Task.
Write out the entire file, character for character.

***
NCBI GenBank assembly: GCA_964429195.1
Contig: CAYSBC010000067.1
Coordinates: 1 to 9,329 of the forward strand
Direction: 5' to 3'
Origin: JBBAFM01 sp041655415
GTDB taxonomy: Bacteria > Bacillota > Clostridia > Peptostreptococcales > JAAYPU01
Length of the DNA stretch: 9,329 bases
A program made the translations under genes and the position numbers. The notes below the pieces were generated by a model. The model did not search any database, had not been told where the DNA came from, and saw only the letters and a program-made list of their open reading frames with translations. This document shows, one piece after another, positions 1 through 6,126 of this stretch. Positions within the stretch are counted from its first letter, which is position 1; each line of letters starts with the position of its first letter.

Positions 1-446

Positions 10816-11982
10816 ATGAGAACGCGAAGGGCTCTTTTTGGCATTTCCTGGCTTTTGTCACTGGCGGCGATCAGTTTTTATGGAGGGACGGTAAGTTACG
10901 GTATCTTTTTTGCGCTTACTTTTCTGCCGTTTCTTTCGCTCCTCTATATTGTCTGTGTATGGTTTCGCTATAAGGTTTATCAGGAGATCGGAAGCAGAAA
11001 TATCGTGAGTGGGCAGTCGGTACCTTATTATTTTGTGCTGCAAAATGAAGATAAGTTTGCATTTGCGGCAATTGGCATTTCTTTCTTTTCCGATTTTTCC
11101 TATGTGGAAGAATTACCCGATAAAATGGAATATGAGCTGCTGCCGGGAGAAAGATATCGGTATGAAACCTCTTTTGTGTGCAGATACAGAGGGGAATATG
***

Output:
NCBI GenBank assembly: GCA_964429195.1
Contig: CAYSBC010000067.1
Coordinates: 1 to 9,329 of the forward strand
Direction: 5' to 3'
Origin: JBBAFM01 sp041655415
GTDB taxonomy: Bacteria > Bacillota > Clostridia > Peptostreptococcales > JAAYPU01
Length of the DNA stretch: 9,329 bases
A program made the translations under genes and the position numbers. The notes below the pieces were generated by a model. The model did not search any database, had not been told where the DNA came from, and saw only the letters and a program-made list of their open reading frames with translations. This document shows, one piece after another, positions 1 through 6,126 of this stretch. Positions within the stretch are counted from its first letter, which is position 1; each line of letters starts with the position of its first letter.

Positions 1-446

Positions 10816-11982
10816 ATGAGAACGCGAAGGGCTCTTTTTGGCATTTCCTGGCTTTTGTCACTGGCGGCGATCAGTTTTTATGGAGGGACGGTAAGTTACG
10901 GTATCTTTTTTGCGCTTACTTTTCTGCCGTTTCTTTCGCTCCTCTATATTGTCTGTGTATGGTTTCGCTATAAGGTTTATCAGGAGATCGGAAGCAGAAA
11001 TATCGTGAGTGGGCAGTCGGTACCTTATTATTTTGTGCTGCAAAATGAAGATAAGTTTGCATTTGCGGCAATTGGCATTTCTTTCTTTTCCGATTTTTCC
11101 TATGTGGAAGAATTACCCGATAAAATGGAATATGAGCTGCTGCCGGGAGAAAGATATCGGTATGAAACCTCTTTTGTGTGCAGATACAGAGGGGAATATG